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  Table of Contents  
Year : 2016  |  Volume : 53  |  Issue : 1  |  Page : 152-157

Perception of quality in a Radiation Oncology Department: Is it different for patients and health care providers?

Division of Radiation Oncolgy, Medanta Cancer Institute, Medanta - The Medicity, Gurgaon, Haryana, India

Date of Web Publication28-Apr-2016

Correspondence Address:
T Kataria
Division of Radiation Oncolgy, Medanta Cancer Institute, Medanta - The Medicity, Gurgaon, Haryana
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Source of Support: None, Conflict of Interest: None

DOI: 10.4103/0019-509X.180840

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 » Abstract 

Aim: Patient satisfaction is increasingly being identified as an important benchmark in health care industry. Studies addressing patients' perceptions of quality are available but there is paucity of data regarding the perception of health care providers towards their own services. This study was undertaken to compare the satisfaction level between the patients and the staff from a Radiation Oncology Department.Materials and Methods: A common 16-item questionnaire addressing various aspects of patient care was served to 40 patients and 40 staff members. The responses were statistically evaluated to assess the satisfaction level among the two groups and the scores were compared to assess the agreement between two groups.Results: Overall, satisfaction level of both groups regarding quality of services ranged from “good” to “excellent”. A high level of agreement was observed between the two groups. The physician's ability to give an explanation to patients, helping attitude of the staff and the staff's concern for patient safety were the most satisfying features of the department while inconvenience during scheduling of appointments, billing and registration process, status of the changing rooms and inter-department coordination were the least satisfying features.Conclusion: A high level of satisfaction may be achieved from the consumers if service providers are trained to assess the needs and expectations of consumers and to critically evaluate themselves. The service provider's perception regarding their own services may serve as a preliminary indicator of overall quality. Future studies with more participants in different setting may further explore this hypothesis.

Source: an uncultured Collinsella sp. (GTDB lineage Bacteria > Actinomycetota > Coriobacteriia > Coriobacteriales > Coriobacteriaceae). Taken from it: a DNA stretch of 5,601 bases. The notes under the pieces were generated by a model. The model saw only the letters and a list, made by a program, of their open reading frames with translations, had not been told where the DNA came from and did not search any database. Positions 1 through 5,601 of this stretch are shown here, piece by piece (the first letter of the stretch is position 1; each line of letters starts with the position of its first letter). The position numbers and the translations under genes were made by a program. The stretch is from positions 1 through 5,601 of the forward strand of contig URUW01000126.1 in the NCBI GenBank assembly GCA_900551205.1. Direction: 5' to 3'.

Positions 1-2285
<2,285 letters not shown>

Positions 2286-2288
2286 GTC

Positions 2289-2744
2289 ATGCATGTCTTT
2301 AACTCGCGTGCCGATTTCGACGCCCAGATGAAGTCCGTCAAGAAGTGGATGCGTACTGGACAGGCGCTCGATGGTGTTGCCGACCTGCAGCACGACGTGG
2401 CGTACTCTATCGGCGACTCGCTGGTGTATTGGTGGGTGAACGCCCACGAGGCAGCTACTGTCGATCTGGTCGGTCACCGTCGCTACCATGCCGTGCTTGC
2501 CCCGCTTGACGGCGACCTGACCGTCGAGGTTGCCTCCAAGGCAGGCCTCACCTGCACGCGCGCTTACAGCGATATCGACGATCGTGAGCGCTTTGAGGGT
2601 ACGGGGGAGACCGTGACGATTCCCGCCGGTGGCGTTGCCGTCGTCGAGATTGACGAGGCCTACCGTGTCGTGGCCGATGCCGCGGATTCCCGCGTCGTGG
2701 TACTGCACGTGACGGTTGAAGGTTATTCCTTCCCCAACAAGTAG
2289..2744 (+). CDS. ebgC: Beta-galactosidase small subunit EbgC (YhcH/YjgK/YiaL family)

Keywords: Health care, patient, perception, quality-of-care, satisfaction, service-providers

How to cite this article: